But Dawn’s painstaking research was in “Little Manila,” and she discovered a story published in the Three Stars, an ethnic media publication in the Stockton area. “A contractor driving near Lodi, just north of Stockton, saw two Filipinos hanging from a tree, and one burned body propped up against the tree trunk,” she wrote, citing the Filipino labor newspaper from an August 1930 edition.
Filipinos lynched in Jim Crowpino California? It happened.
Dawn did the scholarly research in libraries across the country, scoured ethnic and labor newspapers, conducted oral histories with survivors, and got it all down.
Her book made Stockton the historical example of a community’s Asian American assimilation, and how despite the racism, the genes could not be denied.
There was a “Filipino there” there— thriving in Stockton. And indeed, it was a study worth noting, no less than Jamestown.
That’s how important Dawn Mabalon is to Filipinos in America and to whomever is interested in the historical truth about us. She did the legwork, wrote the book. This is how it went down. It can’t be ignored.
Learning the news
For me Dawn was not just a friend, she was a news source, an historical muse.
She was also connected to so many different Asian American communities. Women, scholars, teachers, foodies, historians. And as social media spread the news to different networks, I’m sure this was a moment repeated everywhere.
I got the word from another dear friend, Theo Gonsalves, president of the Association for Asian American Studies. “Did you hear?” read his text.
When he told me, it was like being gut-punched. I was bent over with sadness.
Over the years, we often discussed in person and on social media the relative fortunes of the San Francisco Giants, the virtues of cronuts, and how I prayed for the soul of her dad every day. (He’s in my prayers. Maybe you are too?)
Dawn’s father was at times an even better source than Dawn. Ernie Mabalon was a Filipino guerrilla, who answered the call of FDR at the start of WWII to serve alongside MacArthur’s troops. As a young teenager in the Philippines, he fought in the jungles and went on intel missions.
Maybe that’s where Dawn got her spunk.
Ernie was one of the Filipinos impacted by the Rescission Act that denied benefits for their service. This year, when all Filipino WWII vets won a Congressional Gold Medal, Ernie got his posthumously.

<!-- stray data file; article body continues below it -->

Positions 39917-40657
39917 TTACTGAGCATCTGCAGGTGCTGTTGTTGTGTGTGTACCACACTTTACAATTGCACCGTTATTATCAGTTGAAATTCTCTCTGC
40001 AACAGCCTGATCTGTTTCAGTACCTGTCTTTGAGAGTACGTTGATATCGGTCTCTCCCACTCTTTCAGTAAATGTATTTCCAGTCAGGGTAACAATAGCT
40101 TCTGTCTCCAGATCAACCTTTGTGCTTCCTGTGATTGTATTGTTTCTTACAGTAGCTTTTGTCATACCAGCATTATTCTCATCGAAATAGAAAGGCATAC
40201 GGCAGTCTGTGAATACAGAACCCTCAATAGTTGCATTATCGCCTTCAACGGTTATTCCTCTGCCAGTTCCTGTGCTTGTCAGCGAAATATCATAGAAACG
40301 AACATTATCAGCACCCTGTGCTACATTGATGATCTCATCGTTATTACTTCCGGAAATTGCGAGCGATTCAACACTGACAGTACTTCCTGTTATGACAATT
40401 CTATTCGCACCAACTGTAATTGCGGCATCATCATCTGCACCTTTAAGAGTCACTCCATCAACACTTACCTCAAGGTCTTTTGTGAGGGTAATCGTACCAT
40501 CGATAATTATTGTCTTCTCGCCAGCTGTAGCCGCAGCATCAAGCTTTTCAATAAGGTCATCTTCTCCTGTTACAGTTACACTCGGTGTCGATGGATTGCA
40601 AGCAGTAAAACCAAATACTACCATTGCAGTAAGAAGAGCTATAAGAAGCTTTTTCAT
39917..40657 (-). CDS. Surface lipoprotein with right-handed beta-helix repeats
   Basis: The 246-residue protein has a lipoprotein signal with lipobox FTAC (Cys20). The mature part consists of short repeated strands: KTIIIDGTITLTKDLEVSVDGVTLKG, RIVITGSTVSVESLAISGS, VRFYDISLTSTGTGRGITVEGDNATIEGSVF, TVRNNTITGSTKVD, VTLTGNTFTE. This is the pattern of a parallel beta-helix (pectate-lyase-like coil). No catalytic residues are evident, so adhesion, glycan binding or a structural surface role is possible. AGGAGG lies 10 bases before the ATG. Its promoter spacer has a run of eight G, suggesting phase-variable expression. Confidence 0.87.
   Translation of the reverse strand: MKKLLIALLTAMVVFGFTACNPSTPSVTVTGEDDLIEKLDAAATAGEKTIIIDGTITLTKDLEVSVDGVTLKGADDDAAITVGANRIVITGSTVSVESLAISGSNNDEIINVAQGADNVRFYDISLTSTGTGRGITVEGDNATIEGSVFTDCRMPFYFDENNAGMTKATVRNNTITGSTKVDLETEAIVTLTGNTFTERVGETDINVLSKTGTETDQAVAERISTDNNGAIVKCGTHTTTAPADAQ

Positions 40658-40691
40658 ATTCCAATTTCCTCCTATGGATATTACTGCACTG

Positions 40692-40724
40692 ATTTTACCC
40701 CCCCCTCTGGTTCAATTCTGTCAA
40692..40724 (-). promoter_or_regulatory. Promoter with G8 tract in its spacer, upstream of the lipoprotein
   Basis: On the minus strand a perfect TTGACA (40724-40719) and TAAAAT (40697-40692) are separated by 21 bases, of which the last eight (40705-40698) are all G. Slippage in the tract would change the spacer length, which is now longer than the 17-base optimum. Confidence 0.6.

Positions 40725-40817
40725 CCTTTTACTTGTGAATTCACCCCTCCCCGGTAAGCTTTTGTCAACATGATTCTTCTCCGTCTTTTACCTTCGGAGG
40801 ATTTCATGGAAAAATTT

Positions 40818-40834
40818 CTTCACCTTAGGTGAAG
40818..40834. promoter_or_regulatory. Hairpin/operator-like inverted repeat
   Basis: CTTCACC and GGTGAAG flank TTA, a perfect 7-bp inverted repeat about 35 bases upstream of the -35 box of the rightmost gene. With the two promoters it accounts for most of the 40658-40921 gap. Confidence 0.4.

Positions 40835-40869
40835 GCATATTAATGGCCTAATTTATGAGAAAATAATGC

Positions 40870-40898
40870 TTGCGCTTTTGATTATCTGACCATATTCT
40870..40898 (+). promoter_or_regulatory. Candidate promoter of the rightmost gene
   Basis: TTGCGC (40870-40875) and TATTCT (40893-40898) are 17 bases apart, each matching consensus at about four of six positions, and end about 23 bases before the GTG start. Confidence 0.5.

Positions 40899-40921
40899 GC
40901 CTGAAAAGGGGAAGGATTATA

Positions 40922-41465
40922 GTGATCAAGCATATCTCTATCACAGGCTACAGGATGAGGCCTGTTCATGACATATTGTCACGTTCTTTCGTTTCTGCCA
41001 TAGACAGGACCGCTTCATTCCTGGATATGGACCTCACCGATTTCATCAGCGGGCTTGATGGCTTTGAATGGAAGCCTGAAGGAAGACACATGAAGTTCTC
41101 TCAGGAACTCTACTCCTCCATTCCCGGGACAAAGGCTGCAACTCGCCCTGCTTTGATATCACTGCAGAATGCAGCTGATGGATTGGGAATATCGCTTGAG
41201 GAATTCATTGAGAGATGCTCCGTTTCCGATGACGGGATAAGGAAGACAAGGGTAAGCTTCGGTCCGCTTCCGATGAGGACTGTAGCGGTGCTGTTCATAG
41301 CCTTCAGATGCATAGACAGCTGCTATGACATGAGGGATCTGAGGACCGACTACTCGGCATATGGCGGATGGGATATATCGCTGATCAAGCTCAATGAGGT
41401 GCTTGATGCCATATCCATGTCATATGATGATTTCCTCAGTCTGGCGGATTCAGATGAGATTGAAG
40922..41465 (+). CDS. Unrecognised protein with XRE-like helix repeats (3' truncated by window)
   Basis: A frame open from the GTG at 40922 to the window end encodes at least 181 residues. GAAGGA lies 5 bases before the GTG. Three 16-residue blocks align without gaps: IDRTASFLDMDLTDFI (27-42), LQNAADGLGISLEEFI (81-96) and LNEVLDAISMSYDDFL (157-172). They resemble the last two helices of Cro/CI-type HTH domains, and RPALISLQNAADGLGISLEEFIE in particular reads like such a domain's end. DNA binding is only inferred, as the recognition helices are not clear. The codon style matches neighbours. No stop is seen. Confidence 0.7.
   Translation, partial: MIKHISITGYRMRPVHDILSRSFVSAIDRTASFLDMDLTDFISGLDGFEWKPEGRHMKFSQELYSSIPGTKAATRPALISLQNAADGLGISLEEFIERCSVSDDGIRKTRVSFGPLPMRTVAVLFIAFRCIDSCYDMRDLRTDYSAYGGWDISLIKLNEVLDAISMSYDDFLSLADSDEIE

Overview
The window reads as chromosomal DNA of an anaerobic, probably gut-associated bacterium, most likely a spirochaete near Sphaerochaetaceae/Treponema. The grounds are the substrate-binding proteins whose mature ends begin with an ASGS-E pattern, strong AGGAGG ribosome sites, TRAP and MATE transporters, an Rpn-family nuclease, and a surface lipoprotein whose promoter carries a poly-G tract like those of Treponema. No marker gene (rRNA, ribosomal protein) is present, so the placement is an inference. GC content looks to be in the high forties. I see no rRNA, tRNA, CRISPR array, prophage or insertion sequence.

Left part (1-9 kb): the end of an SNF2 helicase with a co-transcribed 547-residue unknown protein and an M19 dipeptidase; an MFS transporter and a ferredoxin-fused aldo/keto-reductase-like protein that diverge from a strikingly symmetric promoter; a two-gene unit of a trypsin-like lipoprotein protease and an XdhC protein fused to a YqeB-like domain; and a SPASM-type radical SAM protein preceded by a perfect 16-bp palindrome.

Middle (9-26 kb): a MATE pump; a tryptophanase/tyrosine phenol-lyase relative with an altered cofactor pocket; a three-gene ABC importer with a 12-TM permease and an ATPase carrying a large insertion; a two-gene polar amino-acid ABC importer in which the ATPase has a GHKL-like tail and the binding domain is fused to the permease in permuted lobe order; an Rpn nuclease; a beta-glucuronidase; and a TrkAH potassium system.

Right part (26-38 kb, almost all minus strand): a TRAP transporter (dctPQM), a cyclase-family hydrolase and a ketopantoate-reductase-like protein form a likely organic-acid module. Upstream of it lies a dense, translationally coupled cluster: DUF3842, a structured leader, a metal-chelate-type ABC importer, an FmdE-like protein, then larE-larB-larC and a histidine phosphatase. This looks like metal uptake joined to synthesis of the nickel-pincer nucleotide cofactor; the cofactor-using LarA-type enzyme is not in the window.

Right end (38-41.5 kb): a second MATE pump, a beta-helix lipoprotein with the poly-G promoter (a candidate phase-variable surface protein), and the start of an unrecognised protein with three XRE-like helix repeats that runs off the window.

So, Ernie was always my connection to Dawn, whom I saw as a super-intelligent younger sister. She was doing the work. She did it well. If I needed confirmation of a fact, she was there to let me know the historical detail.
A community needs someone like that–someone, as they say in journalism, who “knows where all the bodies are buried.”
These are the people you know you can trust because they’ve done the work.
And when we’re at a loss, they have our back. They were always there for us. Always. Excellently.
That was Dawn.
I saw her in Chicago a month ago at the Filipino American Historical Society convention. Dawn was the promise of FANHS. No longer a group of armchair amateur historians, it was now a mix of real academics who took a back seat to no one in the academy. Dawn was a new generation, and she was inspiring even younger people behind her.
“They were empowered by her example,” her Little Manila co-founder Dillon Delvo told me. “She inspired all these kids to go to college intentionally to discover their Filipino stories and identities.”
When I saw her at the convention hotel, we went through our ritual. I mentioned how much I revered her dad. She mentioned how she was sorry she missed seeing my show this time and the last time.
She said something disgruntled about something. (The Putin-Trump Summit? The Giants? It was something. Had it been today, I’m sure she would have said some smart and snarky thing to say about the anniversary of Trump’s Charlottesville remarks. Dawn had no shortage of opinions!) It’s the way two busy people on a mission communicate when they are too busy. But we were linked by the past, our personal history and common goals, advancing our Filipinoness in our own ways. We both respected that. She gave me the respect of an elder. I respected her youthful energy and smarts. And the legacy she was yet to create.
She had so much left to give us. Dawn was working on the definitive Larry Itliong story; had a children’s book coming out on Itliong; and was scheduled to do an upcoming talk in D.C. on Filipino Americans and civil rights. Ah, that means a visit to Tom Cunanan’s super gourmet Filipino hole in the wall, Bad Saint!
We promised to catch up in California if we didn’t see each other during the conference. And then we gave each other a big hug.
For the last time.
Dawn Mabalon was a ball of fire.
And now in the sad darkness, we realize just how much we’ve lost.
Emil Guillermo is a journalist and commentator. He write a column for Inquirer.net Reach him at www.amok.com. His one-man show, “Amok Monologues” is the how American Filipino history impacted his life. See it here: